Female control of reproductive behaviour in the platypus (Ornithorhynchus anatinus), with notes on female competition for mating

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Opportunities for studying platypus courtship and mating behaviours in the wild are limited due to the nocturnal and cryptic nature of this species. We report on platypus courtship and mating behaviour from a successful breeding program at Healesville Sanctuary, Victoria, in which platypuses were held as either breeding pairs or trios over seven years. Behaviour was recorded daily on infrared cameras resulting in over 80,000 h of footage that was analysed for activity periods, and courtship and mating behaviours including non-contact and contact courtship, mating and avoidance. Our aims were to describe and quantify courtship and mating interactions between males and females, and to determine if either sex controlled the initiation and continuation of the behaviours. From our observations, we describe a new courtship behaviour, non-contact courtship, which constituted the majority of all mating season interactions between males and females. The time between first and last appearance of a courtship and mating behaviour was 41.0 ± 6.6 days, with the females showing behavioural receptivity for 29.6 ± 5.1 days. Female platypuses used three evasive strategies in relation to approaches by males: avoidance, flight and resistance. Females controlled the duration of 79% of encounters using resistance. For the first time, two females were seen competing with each other over access to the male platypus in their enclosure and for nesting material. Time investment in courtship and mating behaviours was a poor indicator of receptivity and breeding success, and we suggest that breeding failure is more likely to be associated with failure of fertilisation, nest building, embryonic development or incubation. We describe how female platypuses demonstrate evasiveness and control of courtship and mating behaviours, and the importance of providing these opportunities in captivity to promote successful breeding.



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  • Platypus history and breeding information.

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  • Flow chart of the behaviours exhibited by male and female platypuses during the breeding season.

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  • Types of breeding behaviours and a description of their presentation that were observed. Territorial and searching behaviour was observed but not measured in this study.

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  • (a) A male and female platypus in contact courtship; (b) a puncture wound and scratches on the ventral side of the tail of a female platypus after courtship and mating behaviours.

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  • Time investment in courtship and mating behaviours in successful and unsuccessful breeding years including the number of days the behaviours occurred, the total time invested in each behaviour, the number of behavioural events and the average duration of each event.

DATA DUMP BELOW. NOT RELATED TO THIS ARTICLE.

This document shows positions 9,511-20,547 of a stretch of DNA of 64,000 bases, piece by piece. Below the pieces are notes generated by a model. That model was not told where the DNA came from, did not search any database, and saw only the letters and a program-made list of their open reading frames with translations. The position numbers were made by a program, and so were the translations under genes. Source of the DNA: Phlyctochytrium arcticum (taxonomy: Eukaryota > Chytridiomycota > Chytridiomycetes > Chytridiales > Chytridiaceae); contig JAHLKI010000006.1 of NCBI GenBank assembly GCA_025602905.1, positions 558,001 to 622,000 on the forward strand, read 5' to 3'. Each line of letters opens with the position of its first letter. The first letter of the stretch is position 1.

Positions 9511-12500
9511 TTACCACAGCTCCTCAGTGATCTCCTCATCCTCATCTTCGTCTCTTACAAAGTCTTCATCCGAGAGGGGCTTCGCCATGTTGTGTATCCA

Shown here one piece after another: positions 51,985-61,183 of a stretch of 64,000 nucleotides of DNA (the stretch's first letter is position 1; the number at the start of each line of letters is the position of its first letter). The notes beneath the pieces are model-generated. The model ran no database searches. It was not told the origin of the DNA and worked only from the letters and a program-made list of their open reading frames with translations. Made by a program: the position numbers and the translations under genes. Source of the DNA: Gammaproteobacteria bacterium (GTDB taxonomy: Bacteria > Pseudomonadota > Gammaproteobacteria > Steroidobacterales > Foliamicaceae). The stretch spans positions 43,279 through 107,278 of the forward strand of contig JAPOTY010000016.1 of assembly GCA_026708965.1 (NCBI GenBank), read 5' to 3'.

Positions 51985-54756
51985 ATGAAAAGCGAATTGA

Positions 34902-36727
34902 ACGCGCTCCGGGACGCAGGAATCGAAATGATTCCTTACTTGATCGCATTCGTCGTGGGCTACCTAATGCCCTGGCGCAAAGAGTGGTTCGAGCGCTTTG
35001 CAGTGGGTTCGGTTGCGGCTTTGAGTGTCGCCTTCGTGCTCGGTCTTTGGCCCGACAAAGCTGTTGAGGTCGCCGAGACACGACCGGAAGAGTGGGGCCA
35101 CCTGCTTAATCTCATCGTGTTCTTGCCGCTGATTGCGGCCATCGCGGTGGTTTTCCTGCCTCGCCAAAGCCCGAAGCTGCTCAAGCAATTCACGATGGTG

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  • Total time spent (mean ± SE) per platypus in each behaviour type in a mating season by animals housed in either a pair or trio. The pair contained one male and one female, while the trio contained one male and two females. There was no significant difference between pairs and trios for each behaviour (p=0.19, 0.07 and 0.61, respectively). Dark grey, pair; light grey, trio; circles, data points for each year.

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  • Individual experience of the two females and the duration invested in breeding behaviours. (a) Total duration per year; (b) NCC; (c) CC; (d) mating behaviours per year. Black, female A, Grey, female B. Caret (Aˆ) denotes years that were unsuccessful.

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  • (Continued.)

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  • Percentage of encounters that were ended by either a male or a female. Light grey, non-contact courtship; dark grey, contact courtship; black, mating.

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  • Activity levels of male and female platypuses in minutes awake per day (mean ± SE). Pre-mating season (dark grey) = the 90 days preceding the first courtship behaviour; Mating season (moderate grey) = the days between the first courtship and last mating; Post-mating season (light grey) = 90 days following last mating. Circles denote data range for average activity, one circle per animal per year.

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  • Mean daily spread of activity for males and females. (a) Pre-mating season activity (three months prior to the first courtship and mating behaviour); (b) mating season activity (duration of courtship and mating behaviours); (c) post-mating season activity (three months after the last courtship and mating behaviour); (d) pre-mating season activity when animals were in a trio in 2015. Black, male; dark grey, older female; light grey, younger female.

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  • (Continued.)

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